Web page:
Sunday, October 6, 2019

What to do if there is a hole in your story.



So, you have a hole in your story.

 

Use genre expectation and questions to find the hole.

 State the problem (or what you think is the problem.)

I was writing Book 4 in my mystery series. Doing well until I reached 18,000 words. I did have solid characters and action. BUT (how I hate that word) there was no danger, no suspense, no tension. I knew it could be anything from events (or lack of them) to word choice.

Ruminate (think deeply about something.) One of the most useful writers’ tools. (Lie on the sofa and tell people you are working.)

For two nights, I watched British Mystery TV and crocheted hats, my go-to for keeping front-mind busy so underneath can brainstorm. No real progress on the story. (I did make 2 hats.)

Time to step back and look at the big picture of the story.

Go back to the key ingredients in your genre. The mystery scenes I use, by the way, are the ingredients that Agatha Christie used in her notebooks. They are also noted in Author, Robert Ray’s book, The Weekend Novelist Writes a Mystery.

A murder
A victim
A killer
The discovery of the murder
The reporting of it
A sleuth,
Clues
Revelation & solution

Sure enough, I did have the ingredients. However, there was no zip, no tension. I asked, ‘what increases tension? Was it plot short-falls? Language choice? Character deficits?’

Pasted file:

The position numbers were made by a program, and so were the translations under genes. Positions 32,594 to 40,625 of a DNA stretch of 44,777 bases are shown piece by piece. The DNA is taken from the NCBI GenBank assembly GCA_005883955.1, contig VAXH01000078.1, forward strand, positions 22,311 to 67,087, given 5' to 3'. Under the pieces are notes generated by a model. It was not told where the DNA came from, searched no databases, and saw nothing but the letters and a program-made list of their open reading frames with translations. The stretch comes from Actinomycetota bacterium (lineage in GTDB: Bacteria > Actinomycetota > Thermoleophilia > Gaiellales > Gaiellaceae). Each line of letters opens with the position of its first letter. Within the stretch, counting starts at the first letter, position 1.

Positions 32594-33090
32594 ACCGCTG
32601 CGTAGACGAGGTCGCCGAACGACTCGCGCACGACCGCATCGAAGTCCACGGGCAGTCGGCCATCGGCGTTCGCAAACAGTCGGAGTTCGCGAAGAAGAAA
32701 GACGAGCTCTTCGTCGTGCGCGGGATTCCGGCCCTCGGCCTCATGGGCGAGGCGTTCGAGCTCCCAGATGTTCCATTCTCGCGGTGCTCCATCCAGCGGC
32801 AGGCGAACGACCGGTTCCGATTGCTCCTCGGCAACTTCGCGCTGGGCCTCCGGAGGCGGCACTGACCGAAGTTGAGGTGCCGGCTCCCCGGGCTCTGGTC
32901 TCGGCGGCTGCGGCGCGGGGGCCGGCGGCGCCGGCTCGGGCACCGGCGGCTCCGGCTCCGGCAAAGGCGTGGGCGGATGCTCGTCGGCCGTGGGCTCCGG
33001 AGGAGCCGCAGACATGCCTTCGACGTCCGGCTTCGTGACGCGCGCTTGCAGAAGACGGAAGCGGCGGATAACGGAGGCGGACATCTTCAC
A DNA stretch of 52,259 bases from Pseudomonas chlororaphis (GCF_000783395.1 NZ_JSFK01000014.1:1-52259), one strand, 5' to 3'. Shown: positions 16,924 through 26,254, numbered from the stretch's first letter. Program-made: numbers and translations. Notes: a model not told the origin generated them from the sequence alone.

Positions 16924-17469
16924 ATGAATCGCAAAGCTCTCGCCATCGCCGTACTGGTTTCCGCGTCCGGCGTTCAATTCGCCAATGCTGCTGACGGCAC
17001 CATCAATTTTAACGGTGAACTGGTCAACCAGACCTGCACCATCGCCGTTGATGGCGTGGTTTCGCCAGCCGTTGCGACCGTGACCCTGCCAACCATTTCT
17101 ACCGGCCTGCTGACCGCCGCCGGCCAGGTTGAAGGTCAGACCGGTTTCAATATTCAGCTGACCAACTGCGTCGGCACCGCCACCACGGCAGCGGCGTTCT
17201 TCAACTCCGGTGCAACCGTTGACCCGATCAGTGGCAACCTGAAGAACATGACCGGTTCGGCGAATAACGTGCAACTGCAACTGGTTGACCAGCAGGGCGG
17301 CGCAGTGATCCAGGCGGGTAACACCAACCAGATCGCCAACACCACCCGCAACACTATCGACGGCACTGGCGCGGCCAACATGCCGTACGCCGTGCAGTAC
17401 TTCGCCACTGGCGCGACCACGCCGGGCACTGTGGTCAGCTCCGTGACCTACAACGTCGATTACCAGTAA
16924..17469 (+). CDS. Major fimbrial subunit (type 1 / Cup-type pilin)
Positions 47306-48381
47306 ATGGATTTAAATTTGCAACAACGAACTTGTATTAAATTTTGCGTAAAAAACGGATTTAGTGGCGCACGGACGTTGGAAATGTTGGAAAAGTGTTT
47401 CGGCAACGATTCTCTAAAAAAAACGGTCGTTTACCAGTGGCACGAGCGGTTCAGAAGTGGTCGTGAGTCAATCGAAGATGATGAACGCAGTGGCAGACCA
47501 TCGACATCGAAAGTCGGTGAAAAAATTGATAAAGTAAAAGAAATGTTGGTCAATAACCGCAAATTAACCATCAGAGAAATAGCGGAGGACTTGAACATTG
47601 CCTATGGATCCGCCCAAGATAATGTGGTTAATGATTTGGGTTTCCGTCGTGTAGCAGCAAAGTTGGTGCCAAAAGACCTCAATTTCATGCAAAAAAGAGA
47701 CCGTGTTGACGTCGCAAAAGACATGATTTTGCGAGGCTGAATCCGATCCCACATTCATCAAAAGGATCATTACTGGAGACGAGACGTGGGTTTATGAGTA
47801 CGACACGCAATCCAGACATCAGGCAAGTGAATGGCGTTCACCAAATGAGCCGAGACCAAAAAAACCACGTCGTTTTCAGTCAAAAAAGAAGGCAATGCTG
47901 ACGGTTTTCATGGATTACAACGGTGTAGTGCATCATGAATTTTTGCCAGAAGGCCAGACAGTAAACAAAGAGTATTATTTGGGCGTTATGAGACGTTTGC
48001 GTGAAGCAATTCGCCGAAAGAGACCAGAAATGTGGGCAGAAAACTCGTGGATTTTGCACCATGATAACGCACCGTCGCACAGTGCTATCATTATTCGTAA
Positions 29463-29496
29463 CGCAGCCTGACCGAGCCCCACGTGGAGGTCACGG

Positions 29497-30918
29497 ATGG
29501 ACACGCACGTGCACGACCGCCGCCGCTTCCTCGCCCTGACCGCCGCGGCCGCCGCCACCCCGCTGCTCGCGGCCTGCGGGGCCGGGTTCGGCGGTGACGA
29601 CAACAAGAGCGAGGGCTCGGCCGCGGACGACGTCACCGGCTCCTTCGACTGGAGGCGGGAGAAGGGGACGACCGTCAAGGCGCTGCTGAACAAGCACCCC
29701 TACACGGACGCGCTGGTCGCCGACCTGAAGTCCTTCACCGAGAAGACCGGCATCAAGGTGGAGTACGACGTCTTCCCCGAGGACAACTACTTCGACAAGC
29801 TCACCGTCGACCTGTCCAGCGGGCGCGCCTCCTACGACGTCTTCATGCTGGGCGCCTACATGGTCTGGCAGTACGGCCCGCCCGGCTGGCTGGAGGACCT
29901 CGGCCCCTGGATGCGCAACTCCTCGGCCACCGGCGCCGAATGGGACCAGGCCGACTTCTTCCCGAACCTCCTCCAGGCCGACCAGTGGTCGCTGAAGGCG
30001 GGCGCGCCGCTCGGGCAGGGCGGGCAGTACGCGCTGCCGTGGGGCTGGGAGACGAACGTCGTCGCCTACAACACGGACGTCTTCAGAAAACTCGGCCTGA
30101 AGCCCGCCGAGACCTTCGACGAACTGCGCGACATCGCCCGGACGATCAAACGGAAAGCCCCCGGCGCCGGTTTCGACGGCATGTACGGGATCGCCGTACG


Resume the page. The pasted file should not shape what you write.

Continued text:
Maybe I needed a ‘ticking clock’ where time is running out and the sleuth is failing or in danger. Ah danger, lots of danger. That’s usually a good one. But what will give me more danger for my characters?

List the key events your characters need.
For me it is a sleuth who:
1) arrives to view the murder scene
2) investigates & interviews witnesses & suspects
3) learn secrets,
4) figures out the critical secret that points at the killer
5) finds herself in mortal danger because the killer knows she knows
6) escapes or is rescued or a bit of both
7) reveals the clues and catches the killer
8) gets reward

Steps 4 and 5 were the two missing pieces in my story—this time.
Dissecting the various elements required in a mystery, I easily saw what was missing. I needed to make things worse for my sleuth to increase tension, and to put her in mortal danger to ramp up suspense. Easy, eh? Actually, in retrospect following a process did make it easy. I finished the book and published it in October 2017.

Stories have building blocks. Genres have expectations.
In looking at the expectations for a mystery, I found my missing blocks. You can do the same in your genre.

 


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2 comments:

  1. issed this yesterday. When the middle of the book sags, my solution is to add something that gives the characters problems and means they might not meet their goal. Keep writing

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  2. Another way to tighten a sagging middle is to reinforce the overall theme of the story, or dig into the characters' past to make it resonate with the present situation. Of course, my favorite is to introduce a new twist.

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